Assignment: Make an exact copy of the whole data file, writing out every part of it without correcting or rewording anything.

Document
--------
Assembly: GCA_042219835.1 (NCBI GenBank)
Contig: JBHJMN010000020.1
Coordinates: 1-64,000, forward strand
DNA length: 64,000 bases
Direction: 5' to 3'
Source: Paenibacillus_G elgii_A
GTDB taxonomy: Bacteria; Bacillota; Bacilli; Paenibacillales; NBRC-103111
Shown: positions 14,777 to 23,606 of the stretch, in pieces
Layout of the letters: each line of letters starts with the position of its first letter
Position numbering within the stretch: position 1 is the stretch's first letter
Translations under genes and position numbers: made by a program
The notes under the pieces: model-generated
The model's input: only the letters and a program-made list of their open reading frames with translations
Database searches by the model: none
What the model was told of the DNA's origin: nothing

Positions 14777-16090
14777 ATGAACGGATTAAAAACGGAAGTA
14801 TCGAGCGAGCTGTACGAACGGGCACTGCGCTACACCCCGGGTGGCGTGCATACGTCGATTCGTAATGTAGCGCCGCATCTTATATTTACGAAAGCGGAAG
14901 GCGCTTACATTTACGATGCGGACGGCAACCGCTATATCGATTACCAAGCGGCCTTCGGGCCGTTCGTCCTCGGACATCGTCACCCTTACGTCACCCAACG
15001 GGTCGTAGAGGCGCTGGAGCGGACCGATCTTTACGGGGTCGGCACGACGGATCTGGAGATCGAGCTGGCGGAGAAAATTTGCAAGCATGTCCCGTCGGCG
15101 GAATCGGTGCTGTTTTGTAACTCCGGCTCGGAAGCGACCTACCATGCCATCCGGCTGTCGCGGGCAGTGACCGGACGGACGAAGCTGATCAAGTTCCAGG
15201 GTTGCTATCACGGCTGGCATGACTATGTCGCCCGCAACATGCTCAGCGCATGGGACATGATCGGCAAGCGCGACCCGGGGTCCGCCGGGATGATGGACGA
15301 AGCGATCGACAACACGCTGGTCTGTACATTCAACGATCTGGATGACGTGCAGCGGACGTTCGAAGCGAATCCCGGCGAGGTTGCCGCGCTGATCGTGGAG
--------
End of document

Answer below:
Assembly: GCA_042219835.1 (NCBI GenBank)
Contig: JBHJMN010000020.1
Coordinates: 1-64,000, forward strand
DNA length: 64,000 bases
Direction: 5' to 3'
Source: Paenibacillus_G elgii_A
GTDB taxonomy: Bacteria; Bacillota; Bacilli; Paenibacillales; NBRC-103111
Shown: positions 14,777 to 23,606 of the stretch, in pieces
Layout of the letters: each line of letters starts with the position of its first letter
Position numbering within the stretch: position 1 is the stretch's first letter
Translations under genes and position numbers: made by a program
The notes under the pieces: model-generated
The model's input: only the letters and a program-made list of their open reading frames with translations
Database searches by the model: none
What the model was told of the DNA's origin: nothing

Positions 14777-16090
14777 ATGAACGGATTAAAAACGGAAGTA
14801 TCGAGCGAGCTGTACGAACGGGCACTGCGCTACACCCCGGGTGGCGTGCATACGTCGATTCGTAATGTAGCGCCGCATCTTATATTTACGAAAGCGGAAG
14901 GCGCTTACATTTACGATGCGGACGGCAACCGCTATATCGATTACCAAGCGGCCTTCGGGCCGTTCGTCCTCGGACATCGTCACCCTTACGTCACCCAACG
15001 GGTCGTAGAGGCGCTGGAGCGGACCGATCTTTACGGGGTCGGCACGACGGATCTGGAGATCGAGCTGGCGGAGAAAATTTGCAAGCATGTCCCGTCGGCG
15101 GAATCGGTGCTGTTTTGTAACTCCGGCTCGGAAGCGACCTACCATGCCATCCGGCTGTCGCGGGCAGTGACCGGACGGACGAAGCTGATCAAGTTCCAGG
15201 GTTGCTATCACGGCTGGCATGACTATGTCGCCCGCAACATGCTCAGCGCATGGGACATGATCGGCAAGCGCGACCCGGGGTCCGCCGGGATGATGGACGA
15301 AGCGATCGACAACACGCTGGTCTGTACATTCAACGATCTGGATGACGTGCAGCGGACGTTCGAAGCGAATCCCGGCGAGGTTGCCGCGCTGATCGTGGAG